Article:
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By Carys Mills

The number of employees at Ryerson with disabilities is decreasing, according to a 2007 Employment Equity Report presented at the last Board of Governors meeting.

Although Ryerson’s workforce is becoming more representative of some diverse groups, the hiring of persons with disabilities has been steadily declining since 2003.

The report, conducted by Ryerson, outlines the number of employees self-identifying as persons with disabilities, members of visible minorities, aboriginal peoples and women.

Companies with over 100 employees who receive $200,000 or more in federal government goods or service contracts have to report employment equity statistics.

Those who don’t participate in the Federal Contractors Program lose the right to bid on federal government contracts.

Faculty representation of persons with disabilities was over five per cent in 2003. By 2007, the number dropped to 3.9 per cent, putting Ryerson below the 4.1 per cent Census Canada said is the available hiring pool.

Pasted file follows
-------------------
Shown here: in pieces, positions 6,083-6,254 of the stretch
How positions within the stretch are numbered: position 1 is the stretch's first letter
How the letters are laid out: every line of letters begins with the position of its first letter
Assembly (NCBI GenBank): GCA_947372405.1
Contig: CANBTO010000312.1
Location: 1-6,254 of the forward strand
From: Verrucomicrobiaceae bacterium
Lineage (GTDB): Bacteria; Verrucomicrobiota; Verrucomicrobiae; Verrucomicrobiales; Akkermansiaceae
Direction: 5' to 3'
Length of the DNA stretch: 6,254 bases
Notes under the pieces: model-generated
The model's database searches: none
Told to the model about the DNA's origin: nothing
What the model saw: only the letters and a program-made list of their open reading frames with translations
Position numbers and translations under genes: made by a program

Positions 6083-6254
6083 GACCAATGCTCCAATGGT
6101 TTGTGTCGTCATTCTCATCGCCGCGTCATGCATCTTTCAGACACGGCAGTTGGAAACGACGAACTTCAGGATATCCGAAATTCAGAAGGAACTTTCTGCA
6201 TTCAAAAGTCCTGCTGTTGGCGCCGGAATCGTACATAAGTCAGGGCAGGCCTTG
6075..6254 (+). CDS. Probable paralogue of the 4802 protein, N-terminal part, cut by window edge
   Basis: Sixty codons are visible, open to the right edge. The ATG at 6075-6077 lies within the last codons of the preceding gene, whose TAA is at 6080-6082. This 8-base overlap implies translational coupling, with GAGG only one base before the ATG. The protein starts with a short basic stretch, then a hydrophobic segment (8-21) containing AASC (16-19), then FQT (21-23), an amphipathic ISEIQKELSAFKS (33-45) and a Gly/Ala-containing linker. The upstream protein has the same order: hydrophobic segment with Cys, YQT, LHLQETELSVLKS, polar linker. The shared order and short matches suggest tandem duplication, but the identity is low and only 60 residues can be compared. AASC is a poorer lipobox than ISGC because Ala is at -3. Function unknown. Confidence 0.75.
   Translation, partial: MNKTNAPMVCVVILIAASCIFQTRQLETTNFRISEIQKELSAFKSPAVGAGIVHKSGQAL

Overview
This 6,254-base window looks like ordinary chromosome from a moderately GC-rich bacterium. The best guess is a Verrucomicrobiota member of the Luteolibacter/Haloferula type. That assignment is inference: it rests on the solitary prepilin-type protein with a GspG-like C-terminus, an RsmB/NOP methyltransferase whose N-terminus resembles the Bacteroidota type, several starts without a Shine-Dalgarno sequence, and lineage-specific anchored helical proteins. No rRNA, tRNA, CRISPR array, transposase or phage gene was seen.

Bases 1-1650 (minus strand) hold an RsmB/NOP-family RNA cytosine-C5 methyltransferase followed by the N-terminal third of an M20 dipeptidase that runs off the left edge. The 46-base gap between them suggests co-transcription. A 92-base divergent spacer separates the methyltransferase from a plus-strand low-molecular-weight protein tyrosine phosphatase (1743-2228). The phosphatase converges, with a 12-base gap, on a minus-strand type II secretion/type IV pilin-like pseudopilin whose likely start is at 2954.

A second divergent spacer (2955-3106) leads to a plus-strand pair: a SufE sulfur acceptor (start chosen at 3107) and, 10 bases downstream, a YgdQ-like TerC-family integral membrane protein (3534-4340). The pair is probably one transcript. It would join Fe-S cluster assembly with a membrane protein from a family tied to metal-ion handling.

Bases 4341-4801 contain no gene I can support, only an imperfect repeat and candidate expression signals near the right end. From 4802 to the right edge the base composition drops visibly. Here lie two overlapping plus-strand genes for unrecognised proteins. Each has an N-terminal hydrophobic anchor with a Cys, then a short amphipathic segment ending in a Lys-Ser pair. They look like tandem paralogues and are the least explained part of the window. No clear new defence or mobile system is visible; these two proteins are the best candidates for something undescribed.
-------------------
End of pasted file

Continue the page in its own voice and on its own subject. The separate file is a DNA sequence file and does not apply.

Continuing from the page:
No senior executives identify as persons with disabilities, even with 2.4 per cent of qualified candidates to choose from.

Frank Nyitray is a RyeAccess employee who worked previously for Discrimination and Harassment Prevention Services. Nyitray has multiple disabilities, including an acquired brain injury, ADHD, a learning disability and dyslexia. He said the stigma of having a disability might stop employees from identifying as disabled on the survey.

Stefanie Marinich-Lee works at the Access Centre providing academic accommodation for students with disabilities.

“There’s still work to be done, but Ryerson’s headed in the right direction,” said Marinich-Lee, adding that Ryerson sends vacancy postings to organizations that work with people with disabilities.

Compared to other universities, Ryerson sits in the middle. In 2007 the University of Toronto’s faculty representation of persons with disabilities was lowest at 2 per cent while the University of Windsor was the highest with 6.5 per cent.

This year, Ryerson hopes to hire 11 persons with disabilities as faculty.

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